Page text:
| BASIC NECESSITY: Schoolgirls arrive in a taxi that their pool car owner commandeered for them after the crackdown continued on Tuesday. Picture by Amit Datta
The government announced the laying down of road rules for pool cars ferrying schoolchildren, even as the crackdown on the vehicles continued on Tuesday.
Chief minister Buddhadeb Bhattacharjee said the transport department would soon issue directives to ensure the pool cars abide by rules.
“I’ve had a word with the chief secretary. The transport department is initiating action,” Bhattacharjee said.
The move follows last Thursday’s mishap, in which a pool car rammed into a stationary bus on VIP Road, killing nine-year-old Kaustav Bhattacharya.
Transport secretary Sumantra Chowdhury has convened a meeting with the members of the pool car association on Wednesday. The government is likely to announce the norms at the meeting.
The public vehicles department (PVD) on Tuesday hauled up 22 pool cars plying without the necessary permit. On Monday, 25 such vehicles were penalised.
“We’ve asked the motor vehicles inspectors to look out for overloaded pool cars and impound those that are being run illegally with domestic LPG cylinders,” said Chowdhury.
The worst sufferers in the crackdown on illegal pool cars are, perhaps, the schoolchildren and their parents. With pool car drivers staying off the road on Tuesday to avoid action by PVD inspectors, several children were left stranded at home and could not attend school.
“My husband and I leave for office by 10am. We could have managed to drop our daughter to school in the morning, but who would have brought her home at 11.30' She did not go to school today, but what will happen tomorrow or the day after if the crisis is not resolved'” asked Sonali Mukherjee, whose daughter studies in Prep I at Calcutta Girls’ School.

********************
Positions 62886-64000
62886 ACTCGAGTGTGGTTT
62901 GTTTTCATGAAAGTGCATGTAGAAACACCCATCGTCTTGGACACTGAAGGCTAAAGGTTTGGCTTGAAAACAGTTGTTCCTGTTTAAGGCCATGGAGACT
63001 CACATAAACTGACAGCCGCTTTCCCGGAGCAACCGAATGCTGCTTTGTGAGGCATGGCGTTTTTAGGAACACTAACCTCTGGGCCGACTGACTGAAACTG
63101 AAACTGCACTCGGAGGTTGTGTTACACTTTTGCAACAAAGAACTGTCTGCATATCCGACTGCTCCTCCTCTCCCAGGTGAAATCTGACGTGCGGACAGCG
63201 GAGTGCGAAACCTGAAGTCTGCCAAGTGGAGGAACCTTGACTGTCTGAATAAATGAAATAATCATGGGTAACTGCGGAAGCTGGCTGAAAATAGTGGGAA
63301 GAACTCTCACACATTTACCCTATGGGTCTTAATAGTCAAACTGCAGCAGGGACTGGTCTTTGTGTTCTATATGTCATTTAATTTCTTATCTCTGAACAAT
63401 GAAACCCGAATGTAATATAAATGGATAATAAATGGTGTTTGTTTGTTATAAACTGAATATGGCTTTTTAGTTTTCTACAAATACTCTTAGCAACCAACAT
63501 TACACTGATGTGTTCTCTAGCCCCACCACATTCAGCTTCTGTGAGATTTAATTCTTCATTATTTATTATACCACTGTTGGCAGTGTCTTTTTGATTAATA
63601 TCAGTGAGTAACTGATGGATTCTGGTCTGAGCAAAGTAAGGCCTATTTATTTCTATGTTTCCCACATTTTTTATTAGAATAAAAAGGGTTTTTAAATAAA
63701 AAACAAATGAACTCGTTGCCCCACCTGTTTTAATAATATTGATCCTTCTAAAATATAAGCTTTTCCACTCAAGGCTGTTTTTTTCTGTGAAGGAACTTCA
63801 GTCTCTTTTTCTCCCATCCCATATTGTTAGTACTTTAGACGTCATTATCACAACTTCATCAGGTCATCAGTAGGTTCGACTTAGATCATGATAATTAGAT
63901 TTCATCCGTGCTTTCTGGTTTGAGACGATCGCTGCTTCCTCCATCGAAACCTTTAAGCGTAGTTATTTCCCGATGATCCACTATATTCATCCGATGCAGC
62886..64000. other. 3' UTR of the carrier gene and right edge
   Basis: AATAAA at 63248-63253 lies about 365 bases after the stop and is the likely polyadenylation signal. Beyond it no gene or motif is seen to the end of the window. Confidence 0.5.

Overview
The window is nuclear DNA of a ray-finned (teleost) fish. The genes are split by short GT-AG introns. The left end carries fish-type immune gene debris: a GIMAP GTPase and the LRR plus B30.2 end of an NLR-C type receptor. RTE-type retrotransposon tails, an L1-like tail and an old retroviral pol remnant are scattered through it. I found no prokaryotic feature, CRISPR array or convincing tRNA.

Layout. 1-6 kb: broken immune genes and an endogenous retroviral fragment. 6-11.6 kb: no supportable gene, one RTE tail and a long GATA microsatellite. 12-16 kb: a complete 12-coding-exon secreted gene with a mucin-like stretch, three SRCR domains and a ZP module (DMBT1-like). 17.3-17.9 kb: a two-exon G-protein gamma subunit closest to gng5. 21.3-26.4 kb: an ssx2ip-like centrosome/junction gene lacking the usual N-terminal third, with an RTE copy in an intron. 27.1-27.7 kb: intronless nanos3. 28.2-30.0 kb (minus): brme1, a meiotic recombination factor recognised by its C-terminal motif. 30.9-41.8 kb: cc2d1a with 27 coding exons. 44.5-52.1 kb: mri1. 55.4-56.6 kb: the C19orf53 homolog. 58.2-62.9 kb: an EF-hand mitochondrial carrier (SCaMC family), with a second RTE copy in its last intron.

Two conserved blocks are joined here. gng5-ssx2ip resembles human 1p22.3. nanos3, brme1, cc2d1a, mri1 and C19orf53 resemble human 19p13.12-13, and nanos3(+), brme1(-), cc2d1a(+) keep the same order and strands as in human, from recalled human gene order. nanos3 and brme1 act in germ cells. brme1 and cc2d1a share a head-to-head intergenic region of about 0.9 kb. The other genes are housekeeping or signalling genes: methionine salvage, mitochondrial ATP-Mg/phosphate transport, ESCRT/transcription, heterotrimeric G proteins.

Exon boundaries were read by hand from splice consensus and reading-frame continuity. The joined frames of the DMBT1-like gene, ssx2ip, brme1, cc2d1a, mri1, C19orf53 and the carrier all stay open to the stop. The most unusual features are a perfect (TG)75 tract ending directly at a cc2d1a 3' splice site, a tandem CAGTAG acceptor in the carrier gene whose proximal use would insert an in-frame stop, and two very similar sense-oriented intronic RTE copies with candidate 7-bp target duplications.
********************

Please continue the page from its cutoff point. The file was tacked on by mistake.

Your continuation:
Several other parents faced Sonali’s situation. “When the car that carries my child did not turn up today, I had to rush her to school in a cab. My son missed his Montessori classes, as I could not drop both,” said Kanika Pan, whose daughter is in Prep II at Calcutta Girls.
“We prefer the pool car to the school bus, which does not drop children at the doorstep,” said S. Mukherjee, whose son studies at South Point School.
“Besides, the school bus does not go to suburban areas and there is no guarantee that every child will get a seat on it. For these reasons, parents are heavily dependent on pool cars. A solution has to be worked out soon,” he added.
The situation was the same in Howrah. While most pool cars were off the road, some reportedly forced students to get off midway.
Sanjay Das, a pool car driver, said: “We have been told that the PVD personnel in Calcutta are charging huge amounts as fine. So, we have decided not to cross Vivekananda Setu.”
Amidst the chaos, a few pool car owners ferried children to school and back home in taxis. “I spent Rs 220 to pick up six children from Salt Lake and bring them to Calcutta Girls’ School. A similar amount, perhaps more, will have to be coughed up on the way back. This cannot go on,” said Biswanath Chakravarty, who operates three cars, all of which were locked in the garage on Tuesday.